Celiac Disease And Exercise


  • By Robin Westen

    If you suffer with Celiac Disease, you know how frustrating and discouraging that can be. But you can fight off its side effects through exercise. Here’s how physical activity can help you:

    Exercise Controls Weight

    Some people who suffer with celiac disease find themselves packing on pounds, especially when they substitute processed and low-nutritive food in exchange for gluten-free choices. If this sounds like you, exercise may be the answer. Just 30 minutes a day will help you burn those additional calories.
  • Exercise Builds Strong Bones A common side effect of celiac disease is osteoporosis and osteopenia (lower than normal bone density). Both are the result of poor absorption of minerals. Weight-bearing exercises such as walking, and running, can help to keep bones strong. Weight training is another positive choice. Unfortunately, swimming and bike riding are not effective ways to build bone health.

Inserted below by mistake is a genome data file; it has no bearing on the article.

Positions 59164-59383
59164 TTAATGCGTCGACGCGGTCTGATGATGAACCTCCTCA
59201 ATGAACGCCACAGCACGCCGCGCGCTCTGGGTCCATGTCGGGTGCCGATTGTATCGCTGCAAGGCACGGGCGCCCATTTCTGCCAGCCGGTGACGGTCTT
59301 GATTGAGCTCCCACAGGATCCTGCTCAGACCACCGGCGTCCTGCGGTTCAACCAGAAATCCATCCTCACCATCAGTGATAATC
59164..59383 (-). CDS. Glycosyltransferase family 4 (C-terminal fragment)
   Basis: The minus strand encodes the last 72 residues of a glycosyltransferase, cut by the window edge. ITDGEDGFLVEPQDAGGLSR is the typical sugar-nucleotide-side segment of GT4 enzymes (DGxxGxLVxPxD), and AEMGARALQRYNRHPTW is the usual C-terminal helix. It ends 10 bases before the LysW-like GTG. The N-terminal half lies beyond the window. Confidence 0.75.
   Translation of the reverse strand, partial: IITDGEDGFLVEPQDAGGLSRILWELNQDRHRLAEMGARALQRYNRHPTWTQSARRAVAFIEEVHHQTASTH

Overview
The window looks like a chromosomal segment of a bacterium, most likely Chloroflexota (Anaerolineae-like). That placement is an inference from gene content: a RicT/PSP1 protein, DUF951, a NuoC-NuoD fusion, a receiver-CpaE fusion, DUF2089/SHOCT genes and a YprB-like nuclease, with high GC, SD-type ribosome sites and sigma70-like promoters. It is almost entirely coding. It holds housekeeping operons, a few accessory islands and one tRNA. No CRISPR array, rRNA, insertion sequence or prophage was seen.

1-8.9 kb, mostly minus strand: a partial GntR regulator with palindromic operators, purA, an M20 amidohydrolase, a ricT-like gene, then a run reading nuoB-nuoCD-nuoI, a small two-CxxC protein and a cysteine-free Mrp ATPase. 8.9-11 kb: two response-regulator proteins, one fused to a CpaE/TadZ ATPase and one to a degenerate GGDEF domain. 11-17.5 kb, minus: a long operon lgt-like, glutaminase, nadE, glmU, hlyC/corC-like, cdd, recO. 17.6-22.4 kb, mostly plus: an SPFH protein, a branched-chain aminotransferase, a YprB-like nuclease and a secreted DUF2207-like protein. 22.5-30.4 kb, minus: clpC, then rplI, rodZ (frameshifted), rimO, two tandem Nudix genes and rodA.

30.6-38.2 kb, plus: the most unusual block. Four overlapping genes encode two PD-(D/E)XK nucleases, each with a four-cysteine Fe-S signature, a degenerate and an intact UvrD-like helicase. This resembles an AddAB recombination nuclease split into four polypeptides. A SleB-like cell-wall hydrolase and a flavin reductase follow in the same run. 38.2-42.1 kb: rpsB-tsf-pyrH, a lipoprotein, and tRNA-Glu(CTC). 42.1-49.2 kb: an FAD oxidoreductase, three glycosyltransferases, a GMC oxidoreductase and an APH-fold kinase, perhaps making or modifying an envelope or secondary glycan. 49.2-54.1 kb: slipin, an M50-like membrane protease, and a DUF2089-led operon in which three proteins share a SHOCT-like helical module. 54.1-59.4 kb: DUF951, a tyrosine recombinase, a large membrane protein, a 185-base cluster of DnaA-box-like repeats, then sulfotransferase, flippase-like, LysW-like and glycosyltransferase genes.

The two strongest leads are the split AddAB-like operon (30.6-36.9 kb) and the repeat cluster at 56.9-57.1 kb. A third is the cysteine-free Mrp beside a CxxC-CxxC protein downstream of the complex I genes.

• Exercise Boosts Mood Since celiac disease can limit and affect life in many ways, it’s not unusual for sufferers of the condition to feel occasionally frustrated or down in the dumps. One of the best ways to combat the blues is through exercise. Countless studies have shown it releases hormones known as endorphins, which increase feelings of happiness. Also, the neurotransmitter serotonin is released during exercise, and that can also assist in getting an upbeat attitude.
  • Exercise Bumps Up Circulation Regular exercise keeps your heart pumping and blood moving, which over all, keeps the digestive tract healthy--essential for all of us, but especially for celiac disease sufferers. The process may even help in healing the damage created from gluten – although the jury is still out on that one.
  • Exercise Increases The "Halo Effect" Studies show people who exercise regularly tend to make better nutritional choices. Scientists call this association the “halo effect.” It means that positive qualities in one area of your life transfer to another.